I’ve again owned a smallish position in Pubmatic since last month, after buying and then selling a couple months ago. So this is my second time owning the share.
I’ve decided to test all of my stocks individually against some fundamental criteria, starting with Pubmatic.
This really stuck with me from Saul’s recent posts: “We buy special high growth stocks which we hope can at least triple.”
I therefore decided to make that the key question that I will try to answer about Pubmatic:
Do I think the company is special and its stock price can at least triple in the next two to three years?
To answer this question I will take Bear’s advice and use Saul’s key considerations and add a couple of others as well.
What do they do?
Pubmatic is a supply-side advertising platform. They are the estate agents of the digital advertising world. Pubmatic is on the other side of the likes of the Trade Desk, who is (mainly) a demand side platform, the buyers of the ads. They sell ad inventory on behalf of their large media owner customers or publishers - they employ proprietary real-time tech to sell their customers’ available online advertising slots for them, and take a small cut of every ad sold. They compete with Google who is the gorilla in this space and the likes of Magnite.
Rapid revenue growth
Rev Q1 Q2 Q3 Q4 2019 23.6 27.4 28.5 34.4 -> FY:113.9 2020 28.3 26.4 37.8 56.2 -> FY:148.7 **up 30%** 2021 43.6 49.6 58.1 82.1e -> FY(e):233.5 **up 57%** QoQ Q1 Q2 Q3 Q4 2019 16% 4% 21% 2020 -18% -7% 43% 49% 2021 **-22% 14% 17% 41e%** YoY Q1 Q2 Q3 Q4 2020 20% -4% 33% 63% 2021 **54% 88% 54% 46e%**
→ This looks like rapid, and accelerating revenue growth, albeit seasonal and COVID-impacted. They guided for $76m/35% yoy/31% qoq for Q4. Assuming an 8% beat (in the last two quarters they beat by 8% and 9.6%) Q4 will be $82.1m, up 46% yoy off a very big Q4 of last year, which was inflated by political ad spending.
Strong customer growth
Customer growth - number of publishers - in the last years has been good - above 40% yoy and include News Corp, Verizon Media
In the last several quarters it looks like customer growth has slowed, but the business is seasonal, so I will reserve judgment until they publish Q4 before concluding on that:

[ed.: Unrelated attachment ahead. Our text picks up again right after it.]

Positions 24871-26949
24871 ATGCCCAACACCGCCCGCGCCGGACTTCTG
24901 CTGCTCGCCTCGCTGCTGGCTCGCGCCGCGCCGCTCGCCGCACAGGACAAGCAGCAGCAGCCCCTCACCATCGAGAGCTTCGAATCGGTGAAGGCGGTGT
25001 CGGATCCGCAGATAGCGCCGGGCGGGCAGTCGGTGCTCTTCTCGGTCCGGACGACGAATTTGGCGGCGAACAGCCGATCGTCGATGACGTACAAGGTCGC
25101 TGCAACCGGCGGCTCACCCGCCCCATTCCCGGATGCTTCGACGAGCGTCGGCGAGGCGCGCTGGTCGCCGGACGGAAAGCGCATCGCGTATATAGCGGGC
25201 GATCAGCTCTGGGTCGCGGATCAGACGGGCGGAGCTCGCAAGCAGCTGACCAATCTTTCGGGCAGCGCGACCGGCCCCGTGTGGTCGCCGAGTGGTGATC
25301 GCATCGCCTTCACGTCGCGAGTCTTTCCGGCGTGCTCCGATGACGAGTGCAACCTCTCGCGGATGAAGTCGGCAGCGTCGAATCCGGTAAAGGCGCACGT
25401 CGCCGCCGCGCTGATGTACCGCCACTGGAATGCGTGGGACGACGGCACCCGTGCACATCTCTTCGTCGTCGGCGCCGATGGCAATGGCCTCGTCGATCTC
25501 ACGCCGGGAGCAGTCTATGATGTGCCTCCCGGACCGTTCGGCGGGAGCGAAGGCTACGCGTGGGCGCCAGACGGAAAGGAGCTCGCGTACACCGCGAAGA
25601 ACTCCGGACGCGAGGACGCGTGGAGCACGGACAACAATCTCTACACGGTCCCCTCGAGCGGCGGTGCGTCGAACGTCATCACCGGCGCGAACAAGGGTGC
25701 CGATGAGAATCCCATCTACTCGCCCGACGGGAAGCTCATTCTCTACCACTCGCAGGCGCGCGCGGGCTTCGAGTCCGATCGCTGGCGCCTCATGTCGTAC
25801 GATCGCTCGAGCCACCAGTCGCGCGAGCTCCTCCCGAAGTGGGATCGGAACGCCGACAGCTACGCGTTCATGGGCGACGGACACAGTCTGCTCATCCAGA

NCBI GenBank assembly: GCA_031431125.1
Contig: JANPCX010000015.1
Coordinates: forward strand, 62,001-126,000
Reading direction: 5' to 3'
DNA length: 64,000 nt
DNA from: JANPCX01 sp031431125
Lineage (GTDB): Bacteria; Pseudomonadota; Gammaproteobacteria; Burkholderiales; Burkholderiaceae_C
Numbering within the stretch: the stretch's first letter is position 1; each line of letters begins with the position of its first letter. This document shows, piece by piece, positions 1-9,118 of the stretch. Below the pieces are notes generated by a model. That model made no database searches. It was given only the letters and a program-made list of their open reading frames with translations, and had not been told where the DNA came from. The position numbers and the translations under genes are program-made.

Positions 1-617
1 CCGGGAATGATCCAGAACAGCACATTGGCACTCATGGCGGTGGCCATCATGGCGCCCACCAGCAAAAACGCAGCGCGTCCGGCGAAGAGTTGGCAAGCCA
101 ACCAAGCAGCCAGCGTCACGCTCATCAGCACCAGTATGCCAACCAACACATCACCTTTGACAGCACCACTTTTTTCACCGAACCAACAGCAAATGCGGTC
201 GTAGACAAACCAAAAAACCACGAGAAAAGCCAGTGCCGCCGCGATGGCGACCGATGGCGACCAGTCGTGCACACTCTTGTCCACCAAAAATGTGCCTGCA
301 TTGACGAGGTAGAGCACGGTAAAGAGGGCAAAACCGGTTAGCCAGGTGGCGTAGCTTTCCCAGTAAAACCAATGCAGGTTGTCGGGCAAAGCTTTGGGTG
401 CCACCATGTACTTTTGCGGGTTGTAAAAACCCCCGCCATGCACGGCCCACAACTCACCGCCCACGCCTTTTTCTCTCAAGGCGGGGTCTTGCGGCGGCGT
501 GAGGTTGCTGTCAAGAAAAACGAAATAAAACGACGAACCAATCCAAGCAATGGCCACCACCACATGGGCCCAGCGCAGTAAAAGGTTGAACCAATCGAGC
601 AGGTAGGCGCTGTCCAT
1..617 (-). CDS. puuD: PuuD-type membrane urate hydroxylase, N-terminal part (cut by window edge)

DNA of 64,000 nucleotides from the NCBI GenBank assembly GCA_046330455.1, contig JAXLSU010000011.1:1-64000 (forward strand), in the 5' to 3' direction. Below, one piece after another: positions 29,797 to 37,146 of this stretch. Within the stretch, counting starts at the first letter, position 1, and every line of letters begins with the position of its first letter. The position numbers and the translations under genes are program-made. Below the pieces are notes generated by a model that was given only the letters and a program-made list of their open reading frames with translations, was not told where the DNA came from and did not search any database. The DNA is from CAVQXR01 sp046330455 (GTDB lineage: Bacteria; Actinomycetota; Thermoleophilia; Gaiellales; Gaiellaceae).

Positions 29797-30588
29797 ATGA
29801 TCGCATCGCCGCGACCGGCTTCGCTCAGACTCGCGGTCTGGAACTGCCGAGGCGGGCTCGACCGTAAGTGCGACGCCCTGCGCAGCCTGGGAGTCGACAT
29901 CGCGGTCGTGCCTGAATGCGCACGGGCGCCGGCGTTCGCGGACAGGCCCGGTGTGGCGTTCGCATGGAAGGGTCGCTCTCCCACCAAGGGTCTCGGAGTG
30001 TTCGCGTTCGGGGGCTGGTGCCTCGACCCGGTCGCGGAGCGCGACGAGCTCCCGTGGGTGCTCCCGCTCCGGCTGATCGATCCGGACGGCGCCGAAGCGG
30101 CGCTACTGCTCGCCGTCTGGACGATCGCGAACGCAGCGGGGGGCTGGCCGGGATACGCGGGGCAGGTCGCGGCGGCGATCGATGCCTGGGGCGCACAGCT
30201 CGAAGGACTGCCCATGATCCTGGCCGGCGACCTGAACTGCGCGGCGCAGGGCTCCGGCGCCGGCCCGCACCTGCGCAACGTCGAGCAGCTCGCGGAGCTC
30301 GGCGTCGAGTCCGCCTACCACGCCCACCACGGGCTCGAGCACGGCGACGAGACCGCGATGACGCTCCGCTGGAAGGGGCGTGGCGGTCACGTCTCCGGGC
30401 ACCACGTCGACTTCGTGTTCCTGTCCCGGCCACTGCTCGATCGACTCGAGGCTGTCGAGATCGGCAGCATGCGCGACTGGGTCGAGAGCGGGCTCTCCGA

Number of publishers
2019: 840 (up 47%)
2020: 1200 (up 43%)
Q1 Q2 Q3 Q4 2020 1100 1200 2021 1250 1300 1370
→ So customer adoption and growth - the land part of a revenue growth flywheel - is doing well.
Special niche, with something special ; a moat and/or big future
They are a challenger supply-side advertising platform competing with leader Google with their own specialised cloud infrastructure for digital ads and a transparant usage-based business model. They focus on the larger publishers in the world which they believe are under-served. Some key quotes from their SEC filings:
By harnessing our massive data asset and leveraging our sophisticated machine learning algorithms, we increase publisher revenue
We are aligned with our publisher and app developer partners by being independent. We do not own media and therefore do not have a vested interest in driving ad revenue to specific media properties.
We own and operate our own software and hardware infrastructure around the world, which saves significant costs as compared to companies that rely on public cloud alternatives, partly due to the data-intensive nature of digital advertising.
As we have extended our cloud infrastructure to service an increasing number of ad formats and devices, we have expanded our profit margins and maintained our capital efficiency that is among best-in-class for similar publicly-traded technology companies.